West Nile virus
Pierce, Marcia M. Department of Biological Sciences, Eastern Kentucky University, Richmond, Kentucky.
- Transmission and epidemiology
- Pathogenesis and symptoms
- Control and prevention
- Treatment and preventive vaccine
- Links to Primary Literature
- Additional Readings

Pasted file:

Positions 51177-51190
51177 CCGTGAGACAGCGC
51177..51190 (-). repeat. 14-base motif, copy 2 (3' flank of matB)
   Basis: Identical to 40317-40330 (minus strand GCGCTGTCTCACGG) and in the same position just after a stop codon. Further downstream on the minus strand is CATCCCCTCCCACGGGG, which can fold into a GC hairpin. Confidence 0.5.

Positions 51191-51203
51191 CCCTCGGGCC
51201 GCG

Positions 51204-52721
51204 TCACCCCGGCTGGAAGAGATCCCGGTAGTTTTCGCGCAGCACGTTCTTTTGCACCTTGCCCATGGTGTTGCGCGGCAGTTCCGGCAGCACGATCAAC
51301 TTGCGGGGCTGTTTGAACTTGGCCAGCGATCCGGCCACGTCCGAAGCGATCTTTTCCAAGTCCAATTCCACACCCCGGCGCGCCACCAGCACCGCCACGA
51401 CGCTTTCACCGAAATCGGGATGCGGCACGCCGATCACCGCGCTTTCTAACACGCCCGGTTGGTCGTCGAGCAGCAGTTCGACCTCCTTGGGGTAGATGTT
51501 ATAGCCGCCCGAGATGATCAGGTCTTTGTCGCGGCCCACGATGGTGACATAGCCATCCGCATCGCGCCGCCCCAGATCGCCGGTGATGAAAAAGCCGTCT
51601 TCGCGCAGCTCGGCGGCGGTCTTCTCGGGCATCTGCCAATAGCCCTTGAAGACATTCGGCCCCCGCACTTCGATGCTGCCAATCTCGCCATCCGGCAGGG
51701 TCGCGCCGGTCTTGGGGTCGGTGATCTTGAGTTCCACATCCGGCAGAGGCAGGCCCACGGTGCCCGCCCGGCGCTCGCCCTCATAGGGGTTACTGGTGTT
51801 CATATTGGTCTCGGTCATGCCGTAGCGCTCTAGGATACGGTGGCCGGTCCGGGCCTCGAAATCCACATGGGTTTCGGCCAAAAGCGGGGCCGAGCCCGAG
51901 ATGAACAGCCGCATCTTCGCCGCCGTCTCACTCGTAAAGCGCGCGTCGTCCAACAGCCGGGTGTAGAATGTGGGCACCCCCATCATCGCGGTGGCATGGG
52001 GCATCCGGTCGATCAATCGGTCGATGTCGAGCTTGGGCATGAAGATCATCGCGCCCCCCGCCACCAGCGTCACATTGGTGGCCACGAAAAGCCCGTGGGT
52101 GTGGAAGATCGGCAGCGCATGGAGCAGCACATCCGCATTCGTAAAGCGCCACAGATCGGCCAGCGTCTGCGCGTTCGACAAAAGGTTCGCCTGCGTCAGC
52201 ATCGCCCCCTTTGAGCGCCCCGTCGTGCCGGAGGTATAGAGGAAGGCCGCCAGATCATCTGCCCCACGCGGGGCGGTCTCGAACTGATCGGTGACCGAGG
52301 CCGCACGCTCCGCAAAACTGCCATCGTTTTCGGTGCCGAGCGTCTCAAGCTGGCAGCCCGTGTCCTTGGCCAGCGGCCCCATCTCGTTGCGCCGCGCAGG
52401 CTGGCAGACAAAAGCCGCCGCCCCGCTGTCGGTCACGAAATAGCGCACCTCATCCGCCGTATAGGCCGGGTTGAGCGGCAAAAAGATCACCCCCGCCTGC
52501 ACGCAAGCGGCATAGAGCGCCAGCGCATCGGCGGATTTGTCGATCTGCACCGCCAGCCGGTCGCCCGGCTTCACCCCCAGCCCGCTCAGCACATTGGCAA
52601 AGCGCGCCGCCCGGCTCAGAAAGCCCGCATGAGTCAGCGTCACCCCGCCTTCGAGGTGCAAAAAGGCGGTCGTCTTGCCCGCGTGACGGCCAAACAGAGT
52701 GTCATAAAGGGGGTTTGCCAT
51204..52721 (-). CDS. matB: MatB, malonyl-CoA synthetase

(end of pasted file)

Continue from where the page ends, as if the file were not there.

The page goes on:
An arbovirus, first identified in the West Nile area of Uganda in the early 1930s, that has been an increasing threat in North America since the late 1990s. Arboviruses (arthropod-borne viruses) are carried by arthropods and transmitted to the host through the bite of the insect. West Nile virus (WNV) found its way to North America in 1999, possibly through international travel, the importation of infected birds or mosquitoes, or migration of infected birds. Severe infection with WNV can result in viral encephalitis, a dangerous and sometimes fatal inflammation of the brain. Since 1999, WNV infections in humans, birds, and mosquitoes have been reported from all states except Hawaii, Alaska, and Oregon. In 2004, there were 2539 cases of human WNV infection in 41 states in the United States. The incidence of WNV encephalitis in the United States is seasonal, with peaks corresponding to the times of the year during which adult mosquitoes are active.
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